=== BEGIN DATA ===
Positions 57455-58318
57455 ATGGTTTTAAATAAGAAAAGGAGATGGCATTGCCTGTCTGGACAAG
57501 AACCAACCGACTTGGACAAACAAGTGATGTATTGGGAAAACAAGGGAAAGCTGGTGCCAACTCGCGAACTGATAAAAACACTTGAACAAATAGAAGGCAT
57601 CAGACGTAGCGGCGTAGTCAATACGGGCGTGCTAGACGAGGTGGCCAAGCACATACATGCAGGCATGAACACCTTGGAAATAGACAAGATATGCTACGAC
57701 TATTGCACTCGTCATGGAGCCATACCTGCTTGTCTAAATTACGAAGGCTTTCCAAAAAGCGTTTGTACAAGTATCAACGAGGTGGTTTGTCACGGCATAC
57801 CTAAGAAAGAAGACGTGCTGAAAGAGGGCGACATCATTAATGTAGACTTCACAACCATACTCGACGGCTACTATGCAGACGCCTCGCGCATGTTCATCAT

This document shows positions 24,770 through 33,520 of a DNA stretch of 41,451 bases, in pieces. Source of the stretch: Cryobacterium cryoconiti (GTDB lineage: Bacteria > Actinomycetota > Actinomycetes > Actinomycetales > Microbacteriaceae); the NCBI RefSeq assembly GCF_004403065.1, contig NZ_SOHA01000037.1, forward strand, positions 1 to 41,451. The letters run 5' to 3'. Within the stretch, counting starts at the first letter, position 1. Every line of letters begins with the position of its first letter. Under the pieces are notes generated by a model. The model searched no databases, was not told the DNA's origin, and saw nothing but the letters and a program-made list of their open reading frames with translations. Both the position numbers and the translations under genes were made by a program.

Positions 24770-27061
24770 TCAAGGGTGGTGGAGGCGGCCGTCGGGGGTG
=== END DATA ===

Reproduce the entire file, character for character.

Positions 57455-58318
57455 ATGGTTTTAAATAAGAAAAGGAGATGGCATTGCCTGTCTGGACAAG
57501 AACCAACCGACTTGGACAAACAAGTGATGTATTGGGAAAACAAGGGAAAGCTGGTGCCAACTCGCGAACTGATAAAAACACTTGAACAAATAGAAGGCAT
57601 CAGACGTAGCGGCGTAGTCAATACGGGCGTGCTAGACGAGGTGGCCAAGCACATACATGCAGGCATGAACACCTTGGAAATAGACAAGATATGCTACGAC
57701 TATTGCACTCGTCATGGAGCCATACCTGCTTGTCTAAATTACGAAGGCTTTCCAAAAAGCGTTTGTACAAGTATCAACGAGGTGGTTTGTCACGGCATAC
57801 CTAAGAAAGAAGACGTGCTGAAAGAGGGCGACATCATTAATGTAGACTTCACAACCATACTCGACGGCTACTATGCAGACGCCTCGCGCATGTTCATCAT

This document shows positions 24,770 through 33,520 of a DNA stretch of 41,451 bases, in pieces. Source of the stretch: Cryobacterium cryoconiti (GTDB lineage: Bacteria > Actinomycetota > Actinomycetes > Actinomycetales > Microbacteriaceae); the NCBI RefSeq assembly GCF_004403065.1, contig NZ_SOHA01000037.1, forward strand, positions 1 to 41,451. The letters run 5' to 3'. Within the stretch, counting starts at the first letter, position 1. Every line of letters begins with the position of its first letter. Under the pieces are notes generated by a model. The model searched no databases, was not told the DNA's origin, and saw nothing but the letters and a program-made list of their open reading frames with translations. Both the position numbers and the translations under genes were made by a program.

Positions 24770-27061
24770 TCAAGGGTGGTGGAGGCGGCCGTCGGGGGTG